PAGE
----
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SYNERGY: THE FORCE BEHIND REGGAE SUNSPLASH!

By Howard Campbell
Observer senior writer

 

Following the announcement that Synergy would not be part of Reggae Sunsplash’s promotion in 1994, journalist G Fitz Bartley saluted their contribution as founders of the festival.

“Thanks for the memories,” he wrote in the Jamaica Herald.

Bob Marley (right) with children Ziggy (left) and Stephen performing on Reggae Sunsplash at Jarrett Park in Montego Bay, St James, in 1979. (Photo: Adrian Boot - Midnignt Raver)

Bob Marley (right) with children Ziggy (left) and Stephen performing on Reggae Sunsplash at Jarrett Park in Montego Bay, St James, in 1979. (Photo: Adrian Boot – Midnignt Raver)

Formed in 1977, Synergy launched Reggae Sunsplash on the proverbial shoestring budget in 1978 at Jarrett Park, Montego Bay.

The company had a formidable team of ‘dreamers’ led by Tony Johnson, Don Green, Ronnie Burke and John Wakeling. The first Reggae Sunsplash was held June 23-30 with Jimmy Cliff as headliner. Dennis Brown, Third World, Inner Circle, and Toots and The Maytals were also on the show.

Despite its impressive line-up, it did not attract a massive crowd. The following year, when Bob Marley was the star, Reggae Sunsplash came of age.

Ronnie Burke, one of Reggae Sunsplash’s principals

Ronnie Burke, one of Reggae Sunsplash’s principals

“Everything started to come into place. The bookings for Montego Bay was so overwhelming they (tourism interests) had a crisis. Montego Bay had to send for staff that had been sent home for the holidays, trucks were rolling in from Kingston with liquor from GraceKennedy and all the big suppliers…it was chaos,” Burke told the Jamaica Observer in 2015.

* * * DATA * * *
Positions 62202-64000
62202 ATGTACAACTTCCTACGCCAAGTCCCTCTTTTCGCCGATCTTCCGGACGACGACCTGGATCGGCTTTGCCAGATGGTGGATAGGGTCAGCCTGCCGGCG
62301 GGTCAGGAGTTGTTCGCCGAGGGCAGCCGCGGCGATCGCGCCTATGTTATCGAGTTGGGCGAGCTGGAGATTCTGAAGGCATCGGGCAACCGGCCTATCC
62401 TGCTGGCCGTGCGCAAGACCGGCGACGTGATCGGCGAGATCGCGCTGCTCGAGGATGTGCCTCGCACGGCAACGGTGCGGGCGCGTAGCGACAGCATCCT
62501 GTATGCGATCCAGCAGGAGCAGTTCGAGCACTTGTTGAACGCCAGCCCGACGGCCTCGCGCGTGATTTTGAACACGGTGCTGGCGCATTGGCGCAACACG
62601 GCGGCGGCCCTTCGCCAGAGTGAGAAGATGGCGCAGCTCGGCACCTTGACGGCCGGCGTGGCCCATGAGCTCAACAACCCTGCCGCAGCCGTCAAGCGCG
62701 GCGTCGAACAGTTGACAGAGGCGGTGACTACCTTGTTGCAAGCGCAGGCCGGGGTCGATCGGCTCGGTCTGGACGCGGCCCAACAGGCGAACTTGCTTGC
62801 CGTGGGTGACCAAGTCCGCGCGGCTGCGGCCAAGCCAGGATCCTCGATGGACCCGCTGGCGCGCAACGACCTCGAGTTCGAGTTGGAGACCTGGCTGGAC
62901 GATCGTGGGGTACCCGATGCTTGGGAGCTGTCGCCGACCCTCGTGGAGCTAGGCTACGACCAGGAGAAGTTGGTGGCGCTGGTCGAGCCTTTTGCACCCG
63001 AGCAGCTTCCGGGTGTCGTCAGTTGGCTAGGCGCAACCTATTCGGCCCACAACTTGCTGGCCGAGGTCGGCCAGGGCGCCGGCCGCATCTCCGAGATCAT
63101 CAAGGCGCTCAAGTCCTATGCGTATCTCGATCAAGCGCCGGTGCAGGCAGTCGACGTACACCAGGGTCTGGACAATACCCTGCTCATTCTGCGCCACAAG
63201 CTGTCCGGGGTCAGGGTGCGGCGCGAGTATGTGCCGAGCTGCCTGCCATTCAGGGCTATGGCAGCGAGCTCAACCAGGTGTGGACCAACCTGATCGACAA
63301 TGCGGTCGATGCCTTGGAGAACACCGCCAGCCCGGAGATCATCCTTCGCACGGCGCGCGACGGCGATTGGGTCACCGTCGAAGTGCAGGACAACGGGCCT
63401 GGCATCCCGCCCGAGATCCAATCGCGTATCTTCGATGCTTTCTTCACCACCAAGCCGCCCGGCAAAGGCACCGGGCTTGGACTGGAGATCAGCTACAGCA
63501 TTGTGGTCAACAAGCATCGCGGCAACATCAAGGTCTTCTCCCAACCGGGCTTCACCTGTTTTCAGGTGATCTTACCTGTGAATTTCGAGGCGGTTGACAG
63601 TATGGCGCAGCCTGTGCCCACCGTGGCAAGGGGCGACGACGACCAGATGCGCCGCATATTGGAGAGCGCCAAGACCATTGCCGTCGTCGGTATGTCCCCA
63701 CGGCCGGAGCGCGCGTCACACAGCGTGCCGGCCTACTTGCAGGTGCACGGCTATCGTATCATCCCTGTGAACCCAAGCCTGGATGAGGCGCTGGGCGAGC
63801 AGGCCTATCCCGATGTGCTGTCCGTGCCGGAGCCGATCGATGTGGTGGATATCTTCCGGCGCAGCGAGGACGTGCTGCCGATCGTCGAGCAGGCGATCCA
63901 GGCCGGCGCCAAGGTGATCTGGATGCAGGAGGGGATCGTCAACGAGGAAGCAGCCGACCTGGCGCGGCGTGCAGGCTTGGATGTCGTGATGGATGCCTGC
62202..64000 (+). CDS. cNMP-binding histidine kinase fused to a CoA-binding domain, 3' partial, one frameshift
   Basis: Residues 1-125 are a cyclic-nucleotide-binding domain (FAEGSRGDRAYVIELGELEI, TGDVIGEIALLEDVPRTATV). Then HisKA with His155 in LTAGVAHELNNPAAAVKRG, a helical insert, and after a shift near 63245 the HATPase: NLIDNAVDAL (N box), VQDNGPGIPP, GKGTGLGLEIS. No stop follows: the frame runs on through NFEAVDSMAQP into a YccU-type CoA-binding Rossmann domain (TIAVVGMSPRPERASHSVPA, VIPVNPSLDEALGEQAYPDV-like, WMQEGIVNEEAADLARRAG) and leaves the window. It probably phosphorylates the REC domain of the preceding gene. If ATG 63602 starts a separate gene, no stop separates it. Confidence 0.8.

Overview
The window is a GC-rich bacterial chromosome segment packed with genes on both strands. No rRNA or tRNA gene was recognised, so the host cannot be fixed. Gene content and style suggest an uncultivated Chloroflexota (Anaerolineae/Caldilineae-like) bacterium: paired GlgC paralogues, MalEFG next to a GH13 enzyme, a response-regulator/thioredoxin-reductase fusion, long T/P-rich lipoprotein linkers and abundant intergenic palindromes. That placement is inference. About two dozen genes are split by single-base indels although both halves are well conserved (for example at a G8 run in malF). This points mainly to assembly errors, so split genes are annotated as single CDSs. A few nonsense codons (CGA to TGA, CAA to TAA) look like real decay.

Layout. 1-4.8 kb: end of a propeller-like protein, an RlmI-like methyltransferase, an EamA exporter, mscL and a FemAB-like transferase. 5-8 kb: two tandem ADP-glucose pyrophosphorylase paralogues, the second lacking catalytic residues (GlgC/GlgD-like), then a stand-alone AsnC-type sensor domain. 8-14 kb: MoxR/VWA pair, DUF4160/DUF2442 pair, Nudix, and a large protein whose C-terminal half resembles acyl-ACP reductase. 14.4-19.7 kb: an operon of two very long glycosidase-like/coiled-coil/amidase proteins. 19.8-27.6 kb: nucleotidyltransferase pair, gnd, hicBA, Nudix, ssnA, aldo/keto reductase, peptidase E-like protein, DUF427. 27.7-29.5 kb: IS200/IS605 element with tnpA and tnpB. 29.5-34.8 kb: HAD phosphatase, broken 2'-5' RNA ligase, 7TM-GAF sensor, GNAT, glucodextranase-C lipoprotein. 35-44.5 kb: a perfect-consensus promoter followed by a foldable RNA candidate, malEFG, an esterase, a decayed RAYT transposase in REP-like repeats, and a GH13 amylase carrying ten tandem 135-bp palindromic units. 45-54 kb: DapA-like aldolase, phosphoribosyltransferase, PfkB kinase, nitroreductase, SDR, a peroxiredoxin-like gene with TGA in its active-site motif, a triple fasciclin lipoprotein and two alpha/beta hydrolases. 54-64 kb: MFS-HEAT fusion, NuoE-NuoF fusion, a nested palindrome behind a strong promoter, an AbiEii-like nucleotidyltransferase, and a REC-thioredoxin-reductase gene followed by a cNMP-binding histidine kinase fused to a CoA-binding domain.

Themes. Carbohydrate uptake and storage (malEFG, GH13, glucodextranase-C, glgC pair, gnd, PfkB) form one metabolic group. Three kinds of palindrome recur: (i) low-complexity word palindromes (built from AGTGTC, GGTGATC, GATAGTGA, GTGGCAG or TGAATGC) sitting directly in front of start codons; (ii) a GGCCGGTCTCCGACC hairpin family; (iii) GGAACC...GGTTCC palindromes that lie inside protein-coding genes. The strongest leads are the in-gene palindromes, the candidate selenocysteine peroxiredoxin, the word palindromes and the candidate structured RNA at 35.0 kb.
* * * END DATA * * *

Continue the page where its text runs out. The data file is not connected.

Synergy’s strength was their adventure. Sunsplash not only featured Cliff and Marley, but exposed diverse artists who went on to bigger things, including dub poet Mutabaruka, British band Steel Pulse, and dancehall acts like Yellowman.

It was never all about the money, Burke pointed out. And it was not easy getting sponsorship given social prejudice against reggae and Rasta.

“If we had been businessmen, and not some guys with a vision, we would have called it a day from early,” he said.

The idea for a reggae festival in Jamaica came from Johnson and Green, who lived in Los Angeles and New York, respectively.

sunsplash

According to Burke, they saw the popularity of reggae grow overseas and were surprised it was still treated as a poor cousin in the land of its birth.

It would take some time before Reggae Sunsplash saw a profit, but it earned Montego Bay and tourism a pretty penny in its heyday. Sixteen years after it started Synergy was no longer in charge.

Johnson ran Reggae Sunsplash International for several years, promoting shows in Europe, North America, and Japan. He died of a heart attack in Los Angeles in 1997. Wakeling died from lung cancer the following year. Green still resides in New York. Burke, now 75, is the only member of the four to receive a national award.

He was awarded the Order of Distinction in 2015 by the Jamaican government for his contribution to the development of the country’s music.

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